The stages of her growing love for the Savage and her increasing mystification at what is happening within herself are handled with a brilliantly comic touch. There is the scene following Lenina's and the Savage's return from the feelies when the Savage sends her off in the taxicopter just as she is getting ready to seduce him. There is the touching moment when Lenina, who had once been terrified of pausing with Bernard to look at the sea and the moon over the Channel, now lingers "for a moment to look at the moon," before being summoned by an irritated and uncomprehending Arch-Songster. There is Lenina's increasing impatience with the obtuseness of Henry Foster and his blundering solicitousness. There are the fond murmurings to herself of the Savage's name. There is the conference with Fanny as to what she should do about the Savage's strange coldness toward her. There is her blunt rejection of Fanny's advice to seek consolation with one of the millions of other men. There is the wonderful scene in which she seeks out the Savage alone in his apartment, discovers to her amazement that he loves her, sheds her clothing, and receives, to her even greater amazement, insults, blows, and a threat to kill. There is the final terrible scene at the lighthouse when Lenina steps out of the helicopter, looks at the Savage with "an uncertain, imploring, almost abject smile," and then "pressed both hands to her left side [i.e., to her heart], and on that peach-bright, doll-beautiful face of hers appeared a strangely incongruous expression of yearning distress. Her blue eyes seemed to grow larger, brighter; and suddenly two tears rolled down her cheeks." Again the Savage attacks her, this time with his whip, maddened by desire, by remorse, and by the horde of obscenely curious sightseers. In the end, however, desire triumphs and the Savage and Lenina consummate their love in an orgy-porgian climax. When the Savage awakens to the memory of what has happened, he knows he cannot live with such defilement. For him the end is swift and tragic. For Lenina, however, there is no end; her tragedy—and for all the comedy and irony in which her love for the Savage is immersed, the word tragedy is not entirely inappropriate—her tragedy is that she has felt an emotion that she can never express or communicate or realize again.

The characters of Brave New World, it is safe to conclude, are not merely made of cardboard and papier-mâché. That they are nonetheless not full and complete human beings is quite true; but for all the technology and conditioning and impulses toward uniformity, there is still something profoundly human about them. As Lenina's development in the novel indicates, it is possible, as it were, to scratch the plasticized "doll-like" surface of a citizen—at least of an Alpha or Beta citizen—of the new world state and draw actual blood. In this sense and to this degree, Huxley's vision of the perfectly planned future is not without hope; for all the genetic engineering and conditioning, basic humanity remains much the same as it always was. Its imperfections and its needs, even under such greatly altered conditions, inevitably reappear. And it is for this reason, I think, that Huxley's vision is so extraordinarily powerful and compelling; because in the people he portrays we can still somehow recognize ourselves.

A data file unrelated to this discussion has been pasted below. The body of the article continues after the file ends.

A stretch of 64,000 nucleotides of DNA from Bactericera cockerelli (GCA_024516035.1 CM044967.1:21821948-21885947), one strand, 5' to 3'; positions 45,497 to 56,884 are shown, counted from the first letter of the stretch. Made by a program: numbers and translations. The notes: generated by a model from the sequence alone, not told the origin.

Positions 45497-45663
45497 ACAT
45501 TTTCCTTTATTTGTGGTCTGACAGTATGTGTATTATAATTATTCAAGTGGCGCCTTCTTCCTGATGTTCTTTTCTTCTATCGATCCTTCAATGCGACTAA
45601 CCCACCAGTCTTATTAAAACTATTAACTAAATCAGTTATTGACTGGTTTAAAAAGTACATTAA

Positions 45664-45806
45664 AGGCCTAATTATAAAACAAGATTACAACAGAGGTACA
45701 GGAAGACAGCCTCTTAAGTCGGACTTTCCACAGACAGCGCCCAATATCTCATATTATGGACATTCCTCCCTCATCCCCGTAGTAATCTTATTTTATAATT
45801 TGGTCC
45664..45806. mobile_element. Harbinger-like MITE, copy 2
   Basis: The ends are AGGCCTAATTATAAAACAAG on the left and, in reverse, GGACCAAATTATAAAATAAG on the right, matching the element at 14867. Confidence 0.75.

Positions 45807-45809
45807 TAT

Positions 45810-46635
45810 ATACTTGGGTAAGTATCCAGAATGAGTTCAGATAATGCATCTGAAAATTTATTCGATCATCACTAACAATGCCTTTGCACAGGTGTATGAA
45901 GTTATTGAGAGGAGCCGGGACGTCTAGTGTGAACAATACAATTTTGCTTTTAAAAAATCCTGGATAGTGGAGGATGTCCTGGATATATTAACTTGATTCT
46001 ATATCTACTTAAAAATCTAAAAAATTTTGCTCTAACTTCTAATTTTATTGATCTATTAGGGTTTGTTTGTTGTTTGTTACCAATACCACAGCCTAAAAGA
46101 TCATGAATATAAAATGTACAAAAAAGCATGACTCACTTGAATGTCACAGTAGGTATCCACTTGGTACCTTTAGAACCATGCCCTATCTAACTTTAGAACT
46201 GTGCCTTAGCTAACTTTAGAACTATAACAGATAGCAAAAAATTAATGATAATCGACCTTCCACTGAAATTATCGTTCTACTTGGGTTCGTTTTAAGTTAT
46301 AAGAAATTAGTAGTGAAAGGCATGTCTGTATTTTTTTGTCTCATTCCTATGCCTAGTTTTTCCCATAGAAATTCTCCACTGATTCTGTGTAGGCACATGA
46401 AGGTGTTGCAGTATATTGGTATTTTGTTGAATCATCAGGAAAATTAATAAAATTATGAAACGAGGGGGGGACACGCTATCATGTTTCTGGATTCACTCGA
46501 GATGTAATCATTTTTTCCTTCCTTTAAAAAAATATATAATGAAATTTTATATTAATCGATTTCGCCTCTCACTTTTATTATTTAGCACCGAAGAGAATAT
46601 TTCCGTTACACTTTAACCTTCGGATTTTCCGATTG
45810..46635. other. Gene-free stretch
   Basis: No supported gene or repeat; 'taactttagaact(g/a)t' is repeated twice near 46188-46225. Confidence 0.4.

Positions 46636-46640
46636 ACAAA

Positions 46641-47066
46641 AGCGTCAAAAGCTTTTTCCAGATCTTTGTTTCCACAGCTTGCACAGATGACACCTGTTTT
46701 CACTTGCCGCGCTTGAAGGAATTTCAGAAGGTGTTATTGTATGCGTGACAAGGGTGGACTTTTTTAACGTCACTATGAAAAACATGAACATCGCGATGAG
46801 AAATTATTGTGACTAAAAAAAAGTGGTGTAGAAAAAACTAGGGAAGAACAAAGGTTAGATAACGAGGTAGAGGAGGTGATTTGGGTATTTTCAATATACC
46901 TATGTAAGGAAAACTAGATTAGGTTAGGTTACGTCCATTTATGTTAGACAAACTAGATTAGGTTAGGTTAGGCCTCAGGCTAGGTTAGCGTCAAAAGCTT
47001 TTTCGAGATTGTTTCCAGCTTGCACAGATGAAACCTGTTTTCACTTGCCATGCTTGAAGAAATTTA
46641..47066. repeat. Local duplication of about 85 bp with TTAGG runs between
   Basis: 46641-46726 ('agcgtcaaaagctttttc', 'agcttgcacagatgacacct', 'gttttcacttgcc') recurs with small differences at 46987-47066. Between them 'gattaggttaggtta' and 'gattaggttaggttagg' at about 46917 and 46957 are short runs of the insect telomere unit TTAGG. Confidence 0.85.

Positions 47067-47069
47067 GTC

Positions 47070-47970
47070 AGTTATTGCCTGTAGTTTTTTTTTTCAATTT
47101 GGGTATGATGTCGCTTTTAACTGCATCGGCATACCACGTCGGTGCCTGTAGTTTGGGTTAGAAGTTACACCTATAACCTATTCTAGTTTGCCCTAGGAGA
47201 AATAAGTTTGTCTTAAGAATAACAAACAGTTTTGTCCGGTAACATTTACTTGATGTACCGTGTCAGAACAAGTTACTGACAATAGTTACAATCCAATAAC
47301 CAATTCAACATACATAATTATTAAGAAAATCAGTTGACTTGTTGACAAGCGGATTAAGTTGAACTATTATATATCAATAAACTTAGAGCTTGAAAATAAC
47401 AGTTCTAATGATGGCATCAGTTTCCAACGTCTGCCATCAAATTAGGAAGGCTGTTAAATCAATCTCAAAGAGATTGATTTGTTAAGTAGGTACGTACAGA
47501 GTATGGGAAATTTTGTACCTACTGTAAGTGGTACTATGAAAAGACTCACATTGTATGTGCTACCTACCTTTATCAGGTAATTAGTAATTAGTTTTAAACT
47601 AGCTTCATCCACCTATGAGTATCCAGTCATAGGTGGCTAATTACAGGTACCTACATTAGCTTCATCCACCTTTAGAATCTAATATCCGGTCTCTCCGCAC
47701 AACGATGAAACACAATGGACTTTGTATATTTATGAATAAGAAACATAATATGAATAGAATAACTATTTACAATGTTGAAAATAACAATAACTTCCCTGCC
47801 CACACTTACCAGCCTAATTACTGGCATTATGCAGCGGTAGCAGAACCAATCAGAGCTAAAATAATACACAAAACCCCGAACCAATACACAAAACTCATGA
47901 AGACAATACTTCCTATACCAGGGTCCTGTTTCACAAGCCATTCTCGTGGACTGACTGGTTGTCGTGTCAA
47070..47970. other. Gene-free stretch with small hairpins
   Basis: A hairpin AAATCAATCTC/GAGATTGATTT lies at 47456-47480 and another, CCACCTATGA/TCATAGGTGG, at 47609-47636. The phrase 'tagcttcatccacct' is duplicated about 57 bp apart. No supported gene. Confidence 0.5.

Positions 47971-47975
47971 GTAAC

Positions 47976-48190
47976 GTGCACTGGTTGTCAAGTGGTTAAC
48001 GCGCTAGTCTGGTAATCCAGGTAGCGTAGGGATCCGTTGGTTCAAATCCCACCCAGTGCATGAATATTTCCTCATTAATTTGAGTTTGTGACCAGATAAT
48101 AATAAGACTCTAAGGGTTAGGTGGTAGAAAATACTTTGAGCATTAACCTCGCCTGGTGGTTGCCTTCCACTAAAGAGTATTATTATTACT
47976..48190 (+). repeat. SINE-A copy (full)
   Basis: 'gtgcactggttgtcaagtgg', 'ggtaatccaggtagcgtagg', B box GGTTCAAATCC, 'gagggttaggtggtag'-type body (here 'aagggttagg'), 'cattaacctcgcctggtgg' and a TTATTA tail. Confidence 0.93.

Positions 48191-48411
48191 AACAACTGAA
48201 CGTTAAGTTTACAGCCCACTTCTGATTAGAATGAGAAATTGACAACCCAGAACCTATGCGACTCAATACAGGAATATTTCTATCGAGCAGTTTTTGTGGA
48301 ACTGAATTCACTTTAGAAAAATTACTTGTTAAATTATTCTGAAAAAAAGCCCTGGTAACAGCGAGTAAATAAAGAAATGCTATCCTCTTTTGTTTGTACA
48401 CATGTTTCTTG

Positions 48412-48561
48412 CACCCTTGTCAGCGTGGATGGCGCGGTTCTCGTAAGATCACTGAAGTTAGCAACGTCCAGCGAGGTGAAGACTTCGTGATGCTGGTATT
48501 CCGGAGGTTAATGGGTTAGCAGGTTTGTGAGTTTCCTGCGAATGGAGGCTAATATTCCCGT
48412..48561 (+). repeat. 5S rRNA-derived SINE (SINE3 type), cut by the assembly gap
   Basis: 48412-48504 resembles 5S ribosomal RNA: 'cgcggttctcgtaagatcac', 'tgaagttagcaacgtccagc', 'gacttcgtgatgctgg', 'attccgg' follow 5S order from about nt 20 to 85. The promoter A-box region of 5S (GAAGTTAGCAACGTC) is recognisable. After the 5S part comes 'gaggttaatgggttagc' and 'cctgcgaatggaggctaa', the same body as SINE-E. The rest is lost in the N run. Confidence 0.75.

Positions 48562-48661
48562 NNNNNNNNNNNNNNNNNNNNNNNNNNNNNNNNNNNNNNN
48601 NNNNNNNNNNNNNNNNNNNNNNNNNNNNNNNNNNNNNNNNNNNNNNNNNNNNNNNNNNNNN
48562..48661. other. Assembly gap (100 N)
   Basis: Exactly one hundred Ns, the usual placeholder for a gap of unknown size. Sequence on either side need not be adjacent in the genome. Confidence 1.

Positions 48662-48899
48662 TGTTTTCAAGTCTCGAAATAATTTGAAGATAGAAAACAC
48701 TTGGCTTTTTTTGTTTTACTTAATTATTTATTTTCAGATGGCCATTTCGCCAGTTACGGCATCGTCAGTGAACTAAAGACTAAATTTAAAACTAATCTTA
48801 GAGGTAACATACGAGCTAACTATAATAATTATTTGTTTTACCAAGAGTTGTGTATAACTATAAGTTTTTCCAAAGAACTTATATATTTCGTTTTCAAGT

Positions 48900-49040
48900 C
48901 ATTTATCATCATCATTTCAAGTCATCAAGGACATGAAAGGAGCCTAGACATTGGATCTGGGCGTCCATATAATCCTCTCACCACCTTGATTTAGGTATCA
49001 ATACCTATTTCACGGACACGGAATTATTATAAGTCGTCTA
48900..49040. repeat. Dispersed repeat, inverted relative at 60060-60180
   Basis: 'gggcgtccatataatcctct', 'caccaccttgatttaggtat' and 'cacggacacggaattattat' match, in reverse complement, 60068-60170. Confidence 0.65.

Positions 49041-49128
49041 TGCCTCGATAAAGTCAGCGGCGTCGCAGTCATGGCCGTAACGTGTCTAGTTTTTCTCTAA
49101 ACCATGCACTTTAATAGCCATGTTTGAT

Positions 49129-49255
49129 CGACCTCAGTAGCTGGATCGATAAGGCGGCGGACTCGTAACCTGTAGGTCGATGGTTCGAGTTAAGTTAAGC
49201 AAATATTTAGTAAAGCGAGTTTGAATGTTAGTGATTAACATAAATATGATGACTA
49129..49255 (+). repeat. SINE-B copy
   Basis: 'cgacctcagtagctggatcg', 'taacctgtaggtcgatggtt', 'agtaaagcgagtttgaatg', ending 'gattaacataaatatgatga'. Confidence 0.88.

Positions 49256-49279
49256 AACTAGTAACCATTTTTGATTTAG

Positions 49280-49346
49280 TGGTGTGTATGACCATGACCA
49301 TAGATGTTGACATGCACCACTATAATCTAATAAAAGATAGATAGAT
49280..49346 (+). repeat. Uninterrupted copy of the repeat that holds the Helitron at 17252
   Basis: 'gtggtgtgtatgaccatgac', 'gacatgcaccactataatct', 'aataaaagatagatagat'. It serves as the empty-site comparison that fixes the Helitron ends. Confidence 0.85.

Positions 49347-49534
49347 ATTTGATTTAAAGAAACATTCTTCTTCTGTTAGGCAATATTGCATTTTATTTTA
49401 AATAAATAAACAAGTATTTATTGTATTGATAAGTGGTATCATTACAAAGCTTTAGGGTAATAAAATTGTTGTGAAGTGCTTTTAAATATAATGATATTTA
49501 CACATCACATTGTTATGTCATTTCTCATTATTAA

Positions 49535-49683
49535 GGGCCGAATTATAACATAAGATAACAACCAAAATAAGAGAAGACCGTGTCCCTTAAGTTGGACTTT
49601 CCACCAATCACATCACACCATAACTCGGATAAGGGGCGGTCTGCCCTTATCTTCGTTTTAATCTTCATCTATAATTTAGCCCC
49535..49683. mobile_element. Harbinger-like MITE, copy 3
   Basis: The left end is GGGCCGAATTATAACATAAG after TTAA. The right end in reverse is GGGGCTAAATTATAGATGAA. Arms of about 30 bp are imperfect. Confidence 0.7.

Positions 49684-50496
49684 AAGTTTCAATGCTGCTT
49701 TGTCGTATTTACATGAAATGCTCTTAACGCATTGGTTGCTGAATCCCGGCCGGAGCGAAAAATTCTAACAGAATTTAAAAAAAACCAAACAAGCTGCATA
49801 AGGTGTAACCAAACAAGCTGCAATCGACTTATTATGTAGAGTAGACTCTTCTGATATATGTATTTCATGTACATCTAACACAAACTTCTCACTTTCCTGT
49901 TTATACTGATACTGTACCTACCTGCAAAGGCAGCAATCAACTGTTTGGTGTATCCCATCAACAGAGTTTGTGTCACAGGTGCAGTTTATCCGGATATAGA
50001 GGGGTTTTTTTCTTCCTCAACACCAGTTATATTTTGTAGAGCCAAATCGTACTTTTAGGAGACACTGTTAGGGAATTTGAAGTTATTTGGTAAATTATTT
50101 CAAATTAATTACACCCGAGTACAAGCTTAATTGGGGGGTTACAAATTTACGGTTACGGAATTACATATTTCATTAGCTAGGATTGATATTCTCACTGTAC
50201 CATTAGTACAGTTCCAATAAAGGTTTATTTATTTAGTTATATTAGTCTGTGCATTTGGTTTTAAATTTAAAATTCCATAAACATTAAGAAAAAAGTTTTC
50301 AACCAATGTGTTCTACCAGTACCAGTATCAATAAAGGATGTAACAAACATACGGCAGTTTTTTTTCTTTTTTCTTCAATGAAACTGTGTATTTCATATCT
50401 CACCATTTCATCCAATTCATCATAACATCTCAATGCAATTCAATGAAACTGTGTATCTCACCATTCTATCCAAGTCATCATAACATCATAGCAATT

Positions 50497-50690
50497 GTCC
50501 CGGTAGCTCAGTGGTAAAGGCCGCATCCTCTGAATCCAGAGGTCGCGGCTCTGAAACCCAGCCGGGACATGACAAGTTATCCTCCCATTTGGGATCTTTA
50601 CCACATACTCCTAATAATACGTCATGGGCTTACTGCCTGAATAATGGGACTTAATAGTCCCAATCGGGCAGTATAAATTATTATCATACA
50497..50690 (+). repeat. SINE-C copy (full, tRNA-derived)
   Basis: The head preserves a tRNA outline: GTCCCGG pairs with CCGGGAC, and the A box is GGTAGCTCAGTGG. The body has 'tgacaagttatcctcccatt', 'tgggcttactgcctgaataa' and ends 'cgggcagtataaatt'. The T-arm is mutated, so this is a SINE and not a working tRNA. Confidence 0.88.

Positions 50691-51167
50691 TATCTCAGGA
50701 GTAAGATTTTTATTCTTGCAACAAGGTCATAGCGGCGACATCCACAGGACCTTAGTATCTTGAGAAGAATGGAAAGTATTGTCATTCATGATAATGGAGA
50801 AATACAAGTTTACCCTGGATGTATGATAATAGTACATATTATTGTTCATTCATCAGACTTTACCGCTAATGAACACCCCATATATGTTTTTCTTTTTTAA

Source: Peter Edgerly Firchow, in his End of Utopia: A Study of Aldous Huxley's Brave New World, Bucknell University Press, 1984, 154 p.


Frederick J. Hoffman, "Aldous Huxley and the Novel of Ideas," in Aldous Huxley: A Collection of Critical Essays, edited by Robert E. Kuehn, Prentice Hall, 1974, pp. 8-17.

M. May Keith, Aldous Huxley, Harper & Row, 1972.

Jerome Meckier, Aldous Huxley: Satire and Structure, Chatto & Windus, 1969.

Guinevera A. Nance, Aldous Huxley, Continuum, 1988.

James Sexton, "Brave New World and the Rationalization of Industry," in Critical Essays on Aldous Huxley, edited by Jerome Meckier, G.K. Hall, 1996, pp. 88-102.

Grover Smith, editor, Letters of Aldous Huxley, Chatto & Windus, 1969.

Philip Thody, Huxley: A Biographical Introduction, Scribner's, 1973.

George Woodcock, Dawn and the Darkest Hour: A Study of Aldous Huxley, Faber & Faber, 1972.

For Further Study

Robert S. Baker, The Dark Historic Page: Social Satire and Historicism in the Novels of Aldous Huxley, 1921–1939, University of Wisconsin Press, 1974.

Baker discusses Huxley's aversion to "historical thought."

Sybille Bedford, Aldous Huxley: A Biography, Knopf, 1974.

Bedford's biography is based on published works, documentaries, and personal accounts.

Milton Birnbaum, Aldous Huxley's Quest for Values, University of Tennessee Press, 1971.

This is an exploration of Huxley's ability to articulate the pulse of twentieth century thought.

Peter Bowering, Aldous Huxley: A Study of the Major Novels, Oxford University Press, 1969.

Bowering examines nine of Huxley's eleven novels.

Lawrence Brander, Aldous Huxley: A Critical Study, Bucknell University Press, 1970.

Brander's study is of Huxley's novels, essays, short stories, and travelogues.

Thomas D. Clareson, "The Classic: Aldous Huxley's 'Brave New World'," in Extrapolation, Vol. 3, no. 1, December, 1961, pp. 33-40.

An analysis of Brave New World, praising the universalism of Huxley's vision and ideas, by an American educator and critic. Clareson is also considered an authority on the genre of science fiction.

Peter Firchow, Aldous Huxley: Satirist and Novelist, University of Minnesota Press, 1972.

Firchow's focus is satire in Huxley's essays and novels.

Sisirkamar Ghose, Aldous Huxley: A Cynical Salvationist, Asia Publishing, 1962.

Ghose studies Huxley's times, religious world-view, and his novels.

Alexander Henderson, Aldous Huxley, Russell and Russell, 1964.

This is a study of Huxley's life, four novels, criticism, poetry, and travel books.

Julian Huxley, editor, Aldous Huxley: 1894–1963, Harper & Row, 1965.

This is a book of tributes to Huxley made by friends, family, and admirers after his death.